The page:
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Rap Rivalry

Cleveland and Detroit rhymers square off for the camera.

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When the Steelers booted the Browns from the playoffs a few weeks back, we got drunk. David Velo Stewart, on the other hand, got inspired.

"Right after the Browns lost to the Steelers, that was one of those moments where it was like 'Oh man, another time where Cleveland is trying to make it to the next level, and at the last second, everything falls apart,'" sighs the young Cleveland filmmaker. "As soon as the game was over, one of my producers called me and said, 'Okay, so Dave, what's up with the next film?' That was one of those key moments, in that there were people looking toward us to do something special and to do things for Cleveland, and not sit around and wait for the Browns or Indians or Cavs to win a championship. There are other things going on that can make the city stand out in people's eyes."

One of which is Cleveland's bumper crop of up-and-coming MCs, which Stewart has showcased in well-received pictures such as Hip-Hop for Life and Kane and Abel. For his latest feature, Stewart hit upon a novel idea: Recruit six of Cleveland's finest battle rhymers and pit them against six of Detroit's top MCs, film the event documentary-style, then launch a series of meets with other cities, creating a circuit for promoting and exposing underground hip-hop. The first show will take place at the Grog Shop on Saturday.

"It's something that both of our cities can benefit from and grow collectively," says Paulie Rhymes, a hip-hop promoter and performer who helped organize the Cleveland vs. Detroit battle. "The more people you know, the more chances you have to succeed or to benefit from somebody's success. I think that the exposure that these MCs will receive from something like this will be similar to what some MCs like Idea or Eminem received from the battle circuit."

Indeed, the success of the Eminem vehicle 8 Mile (which features numerous freestyle face-offs), and the ongoing feuds between Jay-Z and Nas, 50 Cent and Ja Rule, and most recently, Slim Shady and Benzino, have helped turn the spotlight back on battling. Which is good for Cleveland, as a town that's long been strong in that department. And now locals will get to showcase their skills to a wider audience.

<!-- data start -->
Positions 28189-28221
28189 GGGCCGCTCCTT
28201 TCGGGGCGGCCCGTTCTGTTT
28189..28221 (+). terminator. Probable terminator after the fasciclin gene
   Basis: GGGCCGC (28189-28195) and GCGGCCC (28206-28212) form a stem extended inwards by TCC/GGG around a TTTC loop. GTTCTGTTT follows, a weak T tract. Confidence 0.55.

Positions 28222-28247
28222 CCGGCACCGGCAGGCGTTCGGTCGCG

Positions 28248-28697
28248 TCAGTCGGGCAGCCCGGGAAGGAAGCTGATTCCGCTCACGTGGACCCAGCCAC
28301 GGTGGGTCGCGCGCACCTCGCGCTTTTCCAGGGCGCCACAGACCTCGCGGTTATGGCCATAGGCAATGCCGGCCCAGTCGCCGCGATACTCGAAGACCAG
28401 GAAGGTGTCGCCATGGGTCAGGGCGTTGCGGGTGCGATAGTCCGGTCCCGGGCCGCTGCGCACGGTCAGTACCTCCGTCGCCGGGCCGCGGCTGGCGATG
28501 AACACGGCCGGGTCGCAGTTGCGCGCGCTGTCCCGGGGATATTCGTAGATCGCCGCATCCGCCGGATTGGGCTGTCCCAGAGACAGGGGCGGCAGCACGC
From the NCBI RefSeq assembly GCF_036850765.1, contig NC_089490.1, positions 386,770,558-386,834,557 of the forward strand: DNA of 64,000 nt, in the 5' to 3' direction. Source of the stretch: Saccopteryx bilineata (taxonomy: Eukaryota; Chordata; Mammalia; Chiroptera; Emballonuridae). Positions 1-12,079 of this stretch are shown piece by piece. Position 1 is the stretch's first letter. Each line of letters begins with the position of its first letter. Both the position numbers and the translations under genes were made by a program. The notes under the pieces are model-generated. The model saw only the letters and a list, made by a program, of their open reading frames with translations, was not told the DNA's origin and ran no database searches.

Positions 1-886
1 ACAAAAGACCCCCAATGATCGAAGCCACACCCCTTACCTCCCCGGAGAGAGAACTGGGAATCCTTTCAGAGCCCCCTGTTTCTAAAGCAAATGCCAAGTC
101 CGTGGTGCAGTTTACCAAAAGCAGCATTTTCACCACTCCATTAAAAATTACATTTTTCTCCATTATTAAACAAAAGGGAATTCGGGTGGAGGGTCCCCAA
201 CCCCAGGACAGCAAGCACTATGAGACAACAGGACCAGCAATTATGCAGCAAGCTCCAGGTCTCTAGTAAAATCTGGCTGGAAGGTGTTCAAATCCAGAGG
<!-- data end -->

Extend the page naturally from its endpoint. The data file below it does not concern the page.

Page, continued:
"As far as Cleveland goes, we don't get enough respect for doing real hip-hop," says Drastic, one of the MCs who'll represent Cleveland in the competition. "One of the parts of real hip-hop is battling, so I feel like it's just a good way to represent the Midwest. I'm real thirsty to try out some Detroit MCs and see what they're about."

While competition is certainly at the core of this event, the networking opportunities are even more important. There's certainly no dearth of talent in Cleveland hip-hop these days, but what's missing is much of an infrastructure and sense of community. By strengthening the bonds with the Detroit scene, this event can help establish a broader coalition of artists, labels, and producers, who can make up for the lack of local industry presence by pooling talent and resources.

"People tend to stick to their own niche, their own surroundings -- people only branch out when connections are made," says Tyrone Staples, a film producer from Detroit who's coordinating performers from his city. "Cleveland and Detroit are three hours apart, so it's close enough where people can make those contacts. Events like this go further than just staying local."

Which is precisely the point. Stewart and company plan to take the series to Philadelphia, Minneapolis, and Buffalo, ideally building up a nationwide co-op of underground hip-hop scenes to help buoy the prospects for all.

"It's good to have talent, and it's good to love Cleveland, but if you really, really want to go to that next level, we as a collective group are going to have to go to other places," Stewart says. "Waiting for people to come to Cleveland -- it's going to take a long time."

Kind of like a Browns playoff victory.

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